Happy Halloween!

When I was out in San Francisco over the summer, I went to visit Makeshift Society, the clubhouse/coworking space for creative people that Rena (who I totally want to be when I grow up), Victoria and Suzanne opened up last year. It’s a really, really cool space, and it immediately made me feel envious of the people who get to hang out (and, you know, work) there. A large part of the reason why I prefer working in an office environment over being at home on my sofa is that for all my anti-social tendencies, I really do thrive in the company of other likeminded people.

At Makeshift Society SF, a really nice little coworking community has come together. Aside from desk space, there’s a kitchen, a private conference room, a book lending library, bikes…even a loft space for napping if the need arises, something I often wish for at my own job. They offer classes of all kinds, too! (Seriously, look at that schedule — I want to take them ALL.)

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Photo by Makeshift Society member Sarah Deragon

See what a nice place this is to sit and work? So nice. But also really, really far from Brooklyn. But guess what? MAKESHIFT SOCIETY IS COMING TO BROOKLYN! The Makeshift team has joined up with Bryan Boyer (who wears really nice shirts), and they’ve rented an amazing (and HUGE!) space in Williamsburg to call home. In addition to all of the great stuff that’s going on in San Francisco, the Brooklyn location will be expanded to include a lending library of all kinds of tools, from cameras to sewing machines to editing software.

And yes, there will be CLASSES! And a maker-in-residence program! It’s going to be great. Even though I work in an office, I’m really looking forward to becoming a part of Makeshift’s classes and events, and maybe even sneaking some evening freelance hours in there as well.

In order to get the whole operation up and running by early 2014, Makeshift is running a Kickstarter campaign to get things off the ground successfully. These folks know what they’re doing and how to make shi(f)t happen, but they need a helping hand. The AMAZING news is that they just crossed their funding goal (!!!), but you can absolutely still donate some bucks for the next 24 hours…even if you don’t live in Brooklyn.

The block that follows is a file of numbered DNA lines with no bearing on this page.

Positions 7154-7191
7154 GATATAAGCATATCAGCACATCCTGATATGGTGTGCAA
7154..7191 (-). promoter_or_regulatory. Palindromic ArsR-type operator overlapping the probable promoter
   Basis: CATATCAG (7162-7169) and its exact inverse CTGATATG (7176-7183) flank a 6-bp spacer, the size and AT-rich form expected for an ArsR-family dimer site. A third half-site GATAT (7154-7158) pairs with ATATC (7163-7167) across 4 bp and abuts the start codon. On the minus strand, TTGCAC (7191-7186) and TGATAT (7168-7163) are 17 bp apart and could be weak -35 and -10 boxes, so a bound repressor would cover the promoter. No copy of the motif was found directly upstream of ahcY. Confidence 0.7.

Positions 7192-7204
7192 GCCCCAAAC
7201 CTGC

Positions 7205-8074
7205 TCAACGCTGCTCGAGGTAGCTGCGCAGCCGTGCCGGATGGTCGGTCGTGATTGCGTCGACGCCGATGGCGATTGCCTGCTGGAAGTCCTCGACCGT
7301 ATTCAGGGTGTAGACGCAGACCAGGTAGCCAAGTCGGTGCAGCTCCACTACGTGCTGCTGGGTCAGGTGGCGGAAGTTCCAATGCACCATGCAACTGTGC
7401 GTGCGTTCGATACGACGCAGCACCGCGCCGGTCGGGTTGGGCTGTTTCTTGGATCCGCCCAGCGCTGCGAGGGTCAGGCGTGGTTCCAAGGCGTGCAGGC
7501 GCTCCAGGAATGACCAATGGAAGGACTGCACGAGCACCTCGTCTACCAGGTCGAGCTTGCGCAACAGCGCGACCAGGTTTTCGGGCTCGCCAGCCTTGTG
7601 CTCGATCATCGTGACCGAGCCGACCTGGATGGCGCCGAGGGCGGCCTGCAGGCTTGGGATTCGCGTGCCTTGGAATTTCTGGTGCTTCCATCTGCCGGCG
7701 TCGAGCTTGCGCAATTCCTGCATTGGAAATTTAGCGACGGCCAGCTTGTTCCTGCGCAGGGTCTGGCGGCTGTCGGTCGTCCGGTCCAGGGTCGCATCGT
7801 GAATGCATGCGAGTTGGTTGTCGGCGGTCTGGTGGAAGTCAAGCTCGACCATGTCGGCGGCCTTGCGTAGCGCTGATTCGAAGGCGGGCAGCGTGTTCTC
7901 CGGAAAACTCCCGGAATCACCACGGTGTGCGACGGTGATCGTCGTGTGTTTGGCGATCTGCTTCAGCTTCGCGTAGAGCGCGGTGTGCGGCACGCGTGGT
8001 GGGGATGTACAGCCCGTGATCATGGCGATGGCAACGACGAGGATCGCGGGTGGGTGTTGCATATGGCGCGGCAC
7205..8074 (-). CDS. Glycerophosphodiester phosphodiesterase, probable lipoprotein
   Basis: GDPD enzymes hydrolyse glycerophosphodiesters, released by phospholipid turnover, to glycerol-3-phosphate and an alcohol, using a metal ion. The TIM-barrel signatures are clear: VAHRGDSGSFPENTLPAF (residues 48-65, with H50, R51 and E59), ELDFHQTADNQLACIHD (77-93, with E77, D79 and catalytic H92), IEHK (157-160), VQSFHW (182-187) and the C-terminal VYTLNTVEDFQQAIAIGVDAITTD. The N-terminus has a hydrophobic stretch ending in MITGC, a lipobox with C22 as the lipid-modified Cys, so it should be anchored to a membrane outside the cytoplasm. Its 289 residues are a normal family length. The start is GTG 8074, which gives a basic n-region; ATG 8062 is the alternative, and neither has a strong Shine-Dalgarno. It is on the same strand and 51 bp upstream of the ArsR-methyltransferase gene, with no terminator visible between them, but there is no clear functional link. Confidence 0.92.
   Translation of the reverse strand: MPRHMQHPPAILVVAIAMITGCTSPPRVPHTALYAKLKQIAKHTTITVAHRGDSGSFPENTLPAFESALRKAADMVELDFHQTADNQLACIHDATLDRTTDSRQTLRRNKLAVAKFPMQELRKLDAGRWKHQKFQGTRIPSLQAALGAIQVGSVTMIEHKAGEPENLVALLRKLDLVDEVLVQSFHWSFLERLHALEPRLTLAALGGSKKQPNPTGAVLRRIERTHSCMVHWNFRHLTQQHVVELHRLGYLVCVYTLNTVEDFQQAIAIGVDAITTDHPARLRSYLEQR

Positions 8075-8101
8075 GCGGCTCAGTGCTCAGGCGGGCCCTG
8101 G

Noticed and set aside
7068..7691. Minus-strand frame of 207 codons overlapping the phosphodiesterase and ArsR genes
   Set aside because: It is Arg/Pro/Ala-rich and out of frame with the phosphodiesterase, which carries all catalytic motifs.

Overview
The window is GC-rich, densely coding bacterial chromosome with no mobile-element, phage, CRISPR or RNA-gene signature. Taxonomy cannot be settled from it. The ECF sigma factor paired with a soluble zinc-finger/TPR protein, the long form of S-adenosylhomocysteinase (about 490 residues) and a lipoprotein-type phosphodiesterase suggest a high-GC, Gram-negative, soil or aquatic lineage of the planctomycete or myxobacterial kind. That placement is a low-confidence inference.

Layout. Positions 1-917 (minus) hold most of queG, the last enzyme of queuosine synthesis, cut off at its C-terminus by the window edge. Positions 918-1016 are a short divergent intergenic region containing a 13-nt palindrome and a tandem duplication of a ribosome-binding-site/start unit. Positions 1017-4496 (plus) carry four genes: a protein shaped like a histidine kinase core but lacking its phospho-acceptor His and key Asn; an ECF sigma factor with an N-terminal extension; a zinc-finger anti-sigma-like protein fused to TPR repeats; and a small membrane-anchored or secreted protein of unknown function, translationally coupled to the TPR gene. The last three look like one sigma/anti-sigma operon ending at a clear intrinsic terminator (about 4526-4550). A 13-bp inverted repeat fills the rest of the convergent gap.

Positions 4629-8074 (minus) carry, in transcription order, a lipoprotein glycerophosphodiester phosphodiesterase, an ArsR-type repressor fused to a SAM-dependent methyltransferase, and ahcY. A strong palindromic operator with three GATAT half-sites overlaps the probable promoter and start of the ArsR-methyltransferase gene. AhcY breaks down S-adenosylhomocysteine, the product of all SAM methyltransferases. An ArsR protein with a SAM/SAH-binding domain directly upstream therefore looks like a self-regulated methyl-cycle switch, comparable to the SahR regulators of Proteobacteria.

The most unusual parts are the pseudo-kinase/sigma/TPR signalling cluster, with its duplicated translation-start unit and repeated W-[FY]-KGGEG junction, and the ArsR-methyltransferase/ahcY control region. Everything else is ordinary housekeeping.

Check out the plans for the space below, take a look at the details on the Kickstarter page, and watch the video at the top of this post. Then maybe go fork over a few clams! We’re down to the very last day of funding, so get in there while you can.

p.s. There are great incentive rewards being offered when you donate, like punchcards for classes or a really nice tote bag designed by Lisa Congdon. (Yeah, that’s what I chose — you know I’m all about tote bags.)

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When last we checked in on the kitchen floor, things were not looking pretty. Once the VCT and the ant-riddled plywood were removed, we discovered the original pine plank subfloor was not salvageable. We knew we still wanted to have a wood plank floor, though, so we planned to buy cheap pine tongue and groove and paint it.

But then the next weekend rolled around, flooring still unordered, and we really wanted to get started…and then I started thinking…

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Years ago, we went to look at an 1890s cottage that was for sale in the Delaware River Valley. The whole thing had been totally renovated and painted entirely white inside and out (it was soooooo dreamy — the photo above is from the real estate listing), and we got to talking to the sellers about the work they’d done. The floorboards appeared to be original wide-plank pine, but it turns out they’d actually used 3/4″ plywood cut down to 10″ planks and face-nailed in place. They painted them with a white, high-gloss marine paint, and the result was gorgeous. Even though we didn’t wind up buying the house, those cost-saving white plywood floors stayed filed away in my mind for future reference. Also in the file? Daniel and Valeria’s bedroom floor at Hindsvik.

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While we were walking around Lowe’s pricing out various plywood types, I had an epiphany: Since the existing subfloor was still structurally sound, couldn’t we get away with using really thin (and really cheap) plywood to make our planks? Why use something thicker, which would be much more expensive, not to mention a huge pain to transport to our house? Is there any reason why inexpensive 1/4″ plywood wouldn’t be totally fine?

ANNA, YOU ARE A GODDAMN GENIUS. Except I’m not a genius, because as soon as I looked this totally original and unique idea of mine up online, I discovered about a million (or at least four) people who’d done it before me. I am not a genius, I am not a genius, I am not a genius and I am not a genius. Oh well.

We loaded up the 7 best-looking 4×8′ sheets of 1/4″ maple plywood we could find, then asked the wood dude at Lowe’s to rip them lengthwise into 6″ strips. No can do, wood dude replied, because for safety reasons they’re not allowed to go smaller than 12″. We figured we’d take what we could get and loaded our 12″ planks into the car. Daniel drove down from Kingston to assist, and Ilenia saved us all from cutting our hands off.